Labor & Delivery offers no shortage of moments that run the full spectrum of emotions.
How many of us have performed more than one pregnancy test, just to be sure? Are we crazy – or should we not trust the results of our home pregnancy tests?
The midwifery bills under consideration in Maryland and North Carolina would make it legal for direct-entry midwives to attend homebirths.
When examining the topic of vaginal birth after cesarean (VBAC), uterine rupture is commonly cited as the major risk, but understanding exactly how it happens and who is most at risk for it to occur is a common source of confusion.
I’ve recently learned of yet another baby dying during a home birth. This was a planned, midwife-attended home VBAC (also known as HBAC, home birth after cesarean).
I became a doula because I wanted to combine helping young mothers with getting experience in the field of obstetrics. I began attending births as a doula when I was 16, and given that I was so young, I focused on working with teen moms.
But how do you know when these symptoms might mean that something is amiss? Here’s a guide to knowing when to call in the health care professionals.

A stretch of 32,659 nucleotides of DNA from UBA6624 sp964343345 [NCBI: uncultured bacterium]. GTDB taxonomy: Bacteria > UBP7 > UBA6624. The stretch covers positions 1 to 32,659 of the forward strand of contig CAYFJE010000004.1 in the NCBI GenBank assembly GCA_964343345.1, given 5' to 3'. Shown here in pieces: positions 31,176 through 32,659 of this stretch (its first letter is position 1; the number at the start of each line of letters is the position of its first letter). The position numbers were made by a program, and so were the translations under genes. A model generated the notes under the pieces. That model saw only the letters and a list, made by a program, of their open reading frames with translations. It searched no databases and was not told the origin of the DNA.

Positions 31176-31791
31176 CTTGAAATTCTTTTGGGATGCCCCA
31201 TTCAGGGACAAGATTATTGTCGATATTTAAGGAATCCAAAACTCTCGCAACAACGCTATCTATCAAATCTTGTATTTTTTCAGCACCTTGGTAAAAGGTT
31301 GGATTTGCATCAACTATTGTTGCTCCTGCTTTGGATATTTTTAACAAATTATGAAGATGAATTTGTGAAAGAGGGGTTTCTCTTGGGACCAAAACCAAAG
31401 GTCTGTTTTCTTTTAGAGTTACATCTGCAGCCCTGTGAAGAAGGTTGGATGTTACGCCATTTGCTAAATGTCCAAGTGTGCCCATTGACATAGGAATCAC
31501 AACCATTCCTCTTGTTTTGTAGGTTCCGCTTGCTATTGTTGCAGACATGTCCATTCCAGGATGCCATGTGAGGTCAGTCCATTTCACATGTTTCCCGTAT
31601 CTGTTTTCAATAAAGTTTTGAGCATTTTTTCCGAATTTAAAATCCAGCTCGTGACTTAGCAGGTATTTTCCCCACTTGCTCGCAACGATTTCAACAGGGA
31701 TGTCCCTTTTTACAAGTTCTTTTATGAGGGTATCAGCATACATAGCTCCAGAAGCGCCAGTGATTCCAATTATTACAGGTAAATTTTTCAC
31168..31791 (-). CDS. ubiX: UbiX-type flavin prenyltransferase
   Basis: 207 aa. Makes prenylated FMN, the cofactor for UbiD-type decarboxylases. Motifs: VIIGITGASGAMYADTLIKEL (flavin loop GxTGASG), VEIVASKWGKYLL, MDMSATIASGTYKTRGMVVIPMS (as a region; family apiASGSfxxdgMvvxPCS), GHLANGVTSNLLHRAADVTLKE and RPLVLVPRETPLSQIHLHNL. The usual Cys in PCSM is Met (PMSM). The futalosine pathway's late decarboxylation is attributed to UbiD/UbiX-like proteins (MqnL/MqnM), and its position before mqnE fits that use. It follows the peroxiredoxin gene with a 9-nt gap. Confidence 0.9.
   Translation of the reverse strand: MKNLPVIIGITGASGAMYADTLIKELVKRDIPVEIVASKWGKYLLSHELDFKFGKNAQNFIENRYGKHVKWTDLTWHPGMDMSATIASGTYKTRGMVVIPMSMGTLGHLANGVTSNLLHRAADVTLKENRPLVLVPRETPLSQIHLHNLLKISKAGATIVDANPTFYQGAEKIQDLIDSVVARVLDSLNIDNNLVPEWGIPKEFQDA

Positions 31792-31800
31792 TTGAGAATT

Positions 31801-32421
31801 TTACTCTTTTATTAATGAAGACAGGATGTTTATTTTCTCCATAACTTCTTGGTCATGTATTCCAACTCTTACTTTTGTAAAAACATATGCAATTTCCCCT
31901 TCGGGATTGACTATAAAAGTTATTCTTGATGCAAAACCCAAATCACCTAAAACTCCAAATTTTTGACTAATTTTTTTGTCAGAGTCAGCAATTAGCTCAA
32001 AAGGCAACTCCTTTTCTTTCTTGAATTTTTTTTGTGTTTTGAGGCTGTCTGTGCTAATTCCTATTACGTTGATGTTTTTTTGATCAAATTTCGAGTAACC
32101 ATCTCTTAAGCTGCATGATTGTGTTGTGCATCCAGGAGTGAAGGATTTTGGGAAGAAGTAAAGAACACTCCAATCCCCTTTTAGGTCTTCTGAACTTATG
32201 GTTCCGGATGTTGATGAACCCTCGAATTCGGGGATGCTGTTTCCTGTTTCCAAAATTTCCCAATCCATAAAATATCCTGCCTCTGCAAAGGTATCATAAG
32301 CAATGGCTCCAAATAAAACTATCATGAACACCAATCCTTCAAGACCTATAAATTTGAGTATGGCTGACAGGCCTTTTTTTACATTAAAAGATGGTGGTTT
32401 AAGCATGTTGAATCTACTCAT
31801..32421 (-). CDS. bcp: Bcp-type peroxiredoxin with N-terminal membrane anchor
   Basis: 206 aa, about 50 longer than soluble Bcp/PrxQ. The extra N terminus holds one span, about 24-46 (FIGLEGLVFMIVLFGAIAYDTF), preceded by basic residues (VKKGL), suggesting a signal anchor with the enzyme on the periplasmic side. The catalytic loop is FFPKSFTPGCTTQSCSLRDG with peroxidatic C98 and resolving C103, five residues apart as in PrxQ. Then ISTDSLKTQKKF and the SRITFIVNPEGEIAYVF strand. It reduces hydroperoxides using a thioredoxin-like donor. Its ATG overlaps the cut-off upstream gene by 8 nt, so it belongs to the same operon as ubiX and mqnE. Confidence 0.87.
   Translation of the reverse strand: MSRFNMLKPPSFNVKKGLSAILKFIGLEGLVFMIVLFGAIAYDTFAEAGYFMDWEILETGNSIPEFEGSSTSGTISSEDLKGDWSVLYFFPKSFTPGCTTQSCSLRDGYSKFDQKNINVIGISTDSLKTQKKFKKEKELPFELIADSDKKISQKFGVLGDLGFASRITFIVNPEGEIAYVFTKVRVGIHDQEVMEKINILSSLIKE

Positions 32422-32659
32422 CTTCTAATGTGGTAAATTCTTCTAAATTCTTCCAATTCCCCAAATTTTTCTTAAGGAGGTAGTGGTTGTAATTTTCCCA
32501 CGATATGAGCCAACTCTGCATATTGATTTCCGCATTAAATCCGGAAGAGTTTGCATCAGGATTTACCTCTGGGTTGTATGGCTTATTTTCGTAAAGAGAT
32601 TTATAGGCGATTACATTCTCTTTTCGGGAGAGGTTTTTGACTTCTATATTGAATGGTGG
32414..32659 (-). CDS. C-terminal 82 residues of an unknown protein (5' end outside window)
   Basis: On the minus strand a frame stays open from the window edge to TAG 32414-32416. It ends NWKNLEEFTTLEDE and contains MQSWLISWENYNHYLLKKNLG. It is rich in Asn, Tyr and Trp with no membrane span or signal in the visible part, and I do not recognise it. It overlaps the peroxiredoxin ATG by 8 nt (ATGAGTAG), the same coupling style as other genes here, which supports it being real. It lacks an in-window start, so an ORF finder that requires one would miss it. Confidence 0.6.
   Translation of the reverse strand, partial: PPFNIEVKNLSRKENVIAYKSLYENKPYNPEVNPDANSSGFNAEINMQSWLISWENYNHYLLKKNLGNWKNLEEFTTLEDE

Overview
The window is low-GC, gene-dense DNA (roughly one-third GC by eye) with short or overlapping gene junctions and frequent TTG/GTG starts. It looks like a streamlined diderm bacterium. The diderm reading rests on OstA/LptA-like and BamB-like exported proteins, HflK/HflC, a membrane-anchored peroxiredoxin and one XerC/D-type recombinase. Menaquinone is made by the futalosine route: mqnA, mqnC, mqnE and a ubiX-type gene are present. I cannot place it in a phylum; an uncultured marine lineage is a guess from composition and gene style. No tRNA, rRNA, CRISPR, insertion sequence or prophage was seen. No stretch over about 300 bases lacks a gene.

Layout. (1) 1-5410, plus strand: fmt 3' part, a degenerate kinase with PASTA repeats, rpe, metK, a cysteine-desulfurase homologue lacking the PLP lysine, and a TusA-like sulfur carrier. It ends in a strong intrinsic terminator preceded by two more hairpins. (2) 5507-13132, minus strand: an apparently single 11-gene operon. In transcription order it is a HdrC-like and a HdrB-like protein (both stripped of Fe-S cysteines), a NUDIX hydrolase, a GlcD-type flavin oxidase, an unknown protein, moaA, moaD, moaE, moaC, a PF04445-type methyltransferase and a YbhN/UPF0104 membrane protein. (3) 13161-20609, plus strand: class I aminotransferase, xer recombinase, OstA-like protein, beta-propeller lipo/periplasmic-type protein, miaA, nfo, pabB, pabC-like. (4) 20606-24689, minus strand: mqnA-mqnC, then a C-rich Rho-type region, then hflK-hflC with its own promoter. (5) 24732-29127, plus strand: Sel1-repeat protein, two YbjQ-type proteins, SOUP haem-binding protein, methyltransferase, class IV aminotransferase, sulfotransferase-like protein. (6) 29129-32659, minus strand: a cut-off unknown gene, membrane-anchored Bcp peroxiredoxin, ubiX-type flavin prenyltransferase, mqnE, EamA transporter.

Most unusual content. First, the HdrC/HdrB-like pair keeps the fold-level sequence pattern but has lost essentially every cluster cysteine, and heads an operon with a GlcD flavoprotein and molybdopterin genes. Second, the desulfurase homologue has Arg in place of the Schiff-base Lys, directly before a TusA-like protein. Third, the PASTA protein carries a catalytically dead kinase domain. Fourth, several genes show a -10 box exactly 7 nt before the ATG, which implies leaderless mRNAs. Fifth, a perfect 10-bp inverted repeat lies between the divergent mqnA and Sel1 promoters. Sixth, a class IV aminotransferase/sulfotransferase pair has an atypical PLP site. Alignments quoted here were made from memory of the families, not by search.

One of the signs that an exercise and diet regimen is doing more harm than good is amenorrhea (ceasing to have menstrual periods) or oligomenorrhea (having few, irregularly occurring periods).
Homebirth midwives “value the art of letting go.” Letting go of what, exactly? The lives of babies born at homebirths.
The Royal Australian and New Zealand College of Obstetricians and Gynaecologists (RANZCOG), which considers itself an authority on childbirth safety, recently came out with a statement that differs from the one published by the British or the American organizations of Ob-Gyns. RANZOG concluded that home birth is associated with increased risks and cannot be supported. "The Royal Australian and
In this review article in the American Journal of Obstetrics and Gynecology, the authors Dr. Klitzman and Dr. Sauer review the ethical challenges associated with creating and selling embryos.
Some out-of-hospital birth scenarios are higher risk than others, as is shown in the chart below. The Risk Ratio (RR) is calculated from neonatal mortality rates (NNM) with respect to hospital midwives (RR=1).
Oxytocin, both the natural hormone that the body produces and the synthetic form of the drug, helps uterine contractions remain regular and strong to assist during labor and to decrease bleeding after delivery.
A pregnancy registry is a study that gathers information from pregnant women who need to use medications during their pregnancies to improve their birth outcomes.
The decision to undergo a repeat c-section or try for a vaginal birth after cesarean can sometimes be a difficult one. One tool that you and your care provider may consider using is the VBAC Success Calculator.
Similar to my home birth journey is my vaccine journey. I was once opposed to childhood vaccinations, then realized I had been sucked into misinformation about vaccine safety.